On Wednesday, SI.com and Baseball Prospectus reported the Marlins had inquired with the Red Sox about the power-hitting Ramirez. Baseball Prospectus tossed out the names Hermida and pitching prospect Jeff Allison as being candidates to go to the Red Sox.
MLB.com has learned that a third team could be added to the trade. In this scenario, Ramirez would go to the Marlins, Hermida would end up in Pittsburgh, and Jason Bay would wind up in Boston.
Hermida had heard the rumor about an hour before arriving at Dolphin Stadium, where the Marlins were preparing to face the Mets in the series finale.
Asked about Boston, the 24-year-old right fielder said: "Never played there."
His reaction to being linked to a possible trade for Ramirez, Hermida added: "It's tough to have one."
The mere mention of the Marlins in the mix for Ramirez spawns disbelief considering the club's limited financial resources and $22 million payroll. On a number of levels, the rumor doesn't make sense: financially or personnel-wise.
Ramirez plays left field, which means the Marlins would then have to address right field, where Hermida plays, and Josh Willingham's status in left field.
Like the rest of the league, the Marlins front office has been working the phones, exploring a number of deals.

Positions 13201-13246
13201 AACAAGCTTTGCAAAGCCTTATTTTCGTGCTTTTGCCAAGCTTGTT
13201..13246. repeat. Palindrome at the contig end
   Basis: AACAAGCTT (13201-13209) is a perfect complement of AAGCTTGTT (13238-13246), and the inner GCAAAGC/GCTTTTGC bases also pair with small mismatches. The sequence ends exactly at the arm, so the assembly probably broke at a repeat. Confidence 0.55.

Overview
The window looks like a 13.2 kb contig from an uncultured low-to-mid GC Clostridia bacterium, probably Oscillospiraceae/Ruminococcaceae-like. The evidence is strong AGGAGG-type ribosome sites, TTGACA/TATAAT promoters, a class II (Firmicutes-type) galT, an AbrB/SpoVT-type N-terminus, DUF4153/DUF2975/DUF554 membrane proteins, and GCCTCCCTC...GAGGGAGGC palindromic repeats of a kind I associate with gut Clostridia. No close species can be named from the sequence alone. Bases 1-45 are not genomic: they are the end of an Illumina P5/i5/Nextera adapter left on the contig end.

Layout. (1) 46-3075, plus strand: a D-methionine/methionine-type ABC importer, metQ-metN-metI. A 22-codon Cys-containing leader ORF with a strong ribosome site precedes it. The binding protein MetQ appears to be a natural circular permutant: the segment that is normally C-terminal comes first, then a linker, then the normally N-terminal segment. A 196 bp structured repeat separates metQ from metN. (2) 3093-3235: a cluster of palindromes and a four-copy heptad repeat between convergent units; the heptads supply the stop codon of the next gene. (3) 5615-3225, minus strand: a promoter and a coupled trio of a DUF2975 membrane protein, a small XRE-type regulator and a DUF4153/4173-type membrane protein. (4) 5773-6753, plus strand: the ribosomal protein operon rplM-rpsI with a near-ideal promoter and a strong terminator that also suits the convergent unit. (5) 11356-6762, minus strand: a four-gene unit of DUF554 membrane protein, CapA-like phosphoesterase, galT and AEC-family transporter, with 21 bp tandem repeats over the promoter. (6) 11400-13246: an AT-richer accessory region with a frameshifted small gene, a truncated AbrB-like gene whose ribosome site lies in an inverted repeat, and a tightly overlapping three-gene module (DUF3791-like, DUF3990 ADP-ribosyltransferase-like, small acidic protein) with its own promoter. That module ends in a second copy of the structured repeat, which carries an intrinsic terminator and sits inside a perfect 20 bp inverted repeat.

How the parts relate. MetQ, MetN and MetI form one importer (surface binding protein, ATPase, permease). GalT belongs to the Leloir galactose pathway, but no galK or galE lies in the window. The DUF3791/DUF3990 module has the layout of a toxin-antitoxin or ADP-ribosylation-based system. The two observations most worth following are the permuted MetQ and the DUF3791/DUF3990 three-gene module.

Catching and relief help are two areas of need.
So where Ramirez would fit into the equation is unclear, other than he is one of the true impact hitters in the game.
The Marlins had been exploring a deal for Giants catcher Bengie Molina, but that appears to be off the table. Toronto's Gregg Zaun may be in the mix.
The non-waiver Trade Deadline is 4 p.m. ET on Thursday.
Luis Gonzalez, who has 18 years of MLB experience, has seen everything in the game. But to a young club like the Marlins, the veteran notes that they may pay closer attention to the rumors.
"I think more of the guys in here, will be probably be more surprised or in-tuned with things," Gonzalez said. "For me, nothing shocks me any more in this game. I just take it was a grain of salt. I just kind of roll with the punches."
Joe Frisaro is a reporter for MLB.com. This story was not subject to the approval of Major League Baseball or its clubs.